Home » Commentary » Opinion » ‘Onus of proof’ seemingly old-fashioned
The Australian Human Rights Commission’s recommendations for discrimination law reform — which look like they wish to reverse the onus of proof — should concern everyone.
In their pursuit to achieve a society devoid of discrimination, they risk undermining natural justice.
Discrimination laws exist to provide redress for victims of egregious acts of discrimination. Given the potential consequences (stress, loss of time and money) that both a plaintiff and accused endure, the process should be appropriately difficult.
However, according to a recent Australian Human Rights Commission discussion paper, the complaints handling process “…should operate in a manner that ensures the availability and accessibility of the process.”
Seemingly innocuous but — when taken in conjunction with their recommendations in the same discussion paper — it reads as if they want to make it easier for people to bring complaints.
The AHRC believes “Consideration should…be given to whether there should be any change to discrimination laws regarding the evidentiary onus of proof.”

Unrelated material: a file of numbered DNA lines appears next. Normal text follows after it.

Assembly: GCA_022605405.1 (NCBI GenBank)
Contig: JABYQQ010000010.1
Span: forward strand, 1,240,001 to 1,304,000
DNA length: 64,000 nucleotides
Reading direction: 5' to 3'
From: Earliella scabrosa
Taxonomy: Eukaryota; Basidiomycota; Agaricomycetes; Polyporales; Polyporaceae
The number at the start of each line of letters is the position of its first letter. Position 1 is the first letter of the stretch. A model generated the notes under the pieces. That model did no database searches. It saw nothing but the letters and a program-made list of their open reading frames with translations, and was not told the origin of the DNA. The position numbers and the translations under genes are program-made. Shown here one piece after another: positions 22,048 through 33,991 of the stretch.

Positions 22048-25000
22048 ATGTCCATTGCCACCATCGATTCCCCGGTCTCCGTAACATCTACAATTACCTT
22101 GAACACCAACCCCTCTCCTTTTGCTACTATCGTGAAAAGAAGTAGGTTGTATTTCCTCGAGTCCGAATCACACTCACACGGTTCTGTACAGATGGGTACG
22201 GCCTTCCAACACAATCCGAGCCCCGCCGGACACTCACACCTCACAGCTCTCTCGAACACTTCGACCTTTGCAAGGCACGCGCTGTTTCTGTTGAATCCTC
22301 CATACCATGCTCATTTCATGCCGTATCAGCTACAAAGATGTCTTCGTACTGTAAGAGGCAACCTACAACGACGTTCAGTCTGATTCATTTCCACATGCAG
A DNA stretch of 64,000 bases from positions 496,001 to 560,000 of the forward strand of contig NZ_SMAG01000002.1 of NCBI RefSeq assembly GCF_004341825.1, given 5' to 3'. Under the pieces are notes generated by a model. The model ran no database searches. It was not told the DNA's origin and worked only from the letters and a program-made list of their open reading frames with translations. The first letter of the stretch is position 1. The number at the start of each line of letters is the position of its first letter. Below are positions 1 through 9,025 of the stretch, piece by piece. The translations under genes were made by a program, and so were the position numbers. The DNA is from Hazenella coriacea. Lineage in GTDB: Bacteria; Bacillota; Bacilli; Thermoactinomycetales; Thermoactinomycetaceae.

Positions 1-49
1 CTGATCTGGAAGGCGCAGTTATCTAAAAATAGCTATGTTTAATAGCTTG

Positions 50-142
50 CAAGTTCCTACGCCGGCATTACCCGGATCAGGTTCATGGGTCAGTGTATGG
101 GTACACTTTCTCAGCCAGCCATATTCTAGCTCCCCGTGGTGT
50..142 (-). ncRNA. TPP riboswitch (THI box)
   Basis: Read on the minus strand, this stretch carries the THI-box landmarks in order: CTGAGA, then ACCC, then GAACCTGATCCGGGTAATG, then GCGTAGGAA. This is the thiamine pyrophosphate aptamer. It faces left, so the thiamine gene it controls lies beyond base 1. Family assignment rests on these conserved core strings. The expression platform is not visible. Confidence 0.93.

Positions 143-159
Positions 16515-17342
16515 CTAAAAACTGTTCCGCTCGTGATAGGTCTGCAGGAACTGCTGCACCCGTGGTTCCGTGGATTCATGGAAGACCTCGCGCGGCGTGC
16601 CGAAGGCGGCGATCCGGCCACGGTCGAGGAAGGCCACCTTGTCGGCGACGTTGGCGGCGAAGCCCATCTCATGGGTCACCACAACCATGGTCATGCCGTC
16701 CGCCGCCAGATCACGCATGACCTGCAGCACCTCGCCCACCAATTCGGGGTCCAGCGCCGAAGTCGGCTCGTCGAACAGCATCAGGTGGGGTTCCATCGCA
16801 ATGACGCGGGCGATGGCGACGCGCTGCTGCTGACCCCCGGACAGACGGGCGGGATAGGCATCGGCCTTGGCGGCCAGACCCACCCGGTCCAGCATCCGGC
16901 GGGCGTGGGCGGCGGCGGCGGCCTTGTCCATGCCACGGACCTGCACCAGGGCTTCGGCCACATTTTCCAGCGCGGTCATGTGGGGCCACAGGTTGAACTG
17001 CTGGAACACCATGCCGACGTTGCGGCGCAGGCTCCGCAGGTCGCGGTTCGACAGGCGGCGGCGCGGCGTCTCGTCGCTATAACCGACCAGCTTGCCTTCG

Details on this point are scarce. However, previous attempts to alter Australia’s federal discrimination laws provide an insight into the potential make-up of such changes.
A clause proposed in the Gillard Government’s Human Rights and Anti-Discrimination Bill 2012 was interpreted by many as reversing the onus of proof.
That is, once a prima facie case has been established — although Labor could not say definitively if it was a prima facie test — respondents would need to prove their conduct was not unlawfully discriminatory.
Under this model, those accused of discrimination would be required to prove their innocence. This unacceptable infringement on the presumption of innocence was thankfully avoided at the time.
The aim of discrimination law should not be to make it easier to make complaints.
Any suggestion that the evidentiary burden of proof needs amending should be immediately abandoned.
‘Onus of proof’ seemingly old-fashioned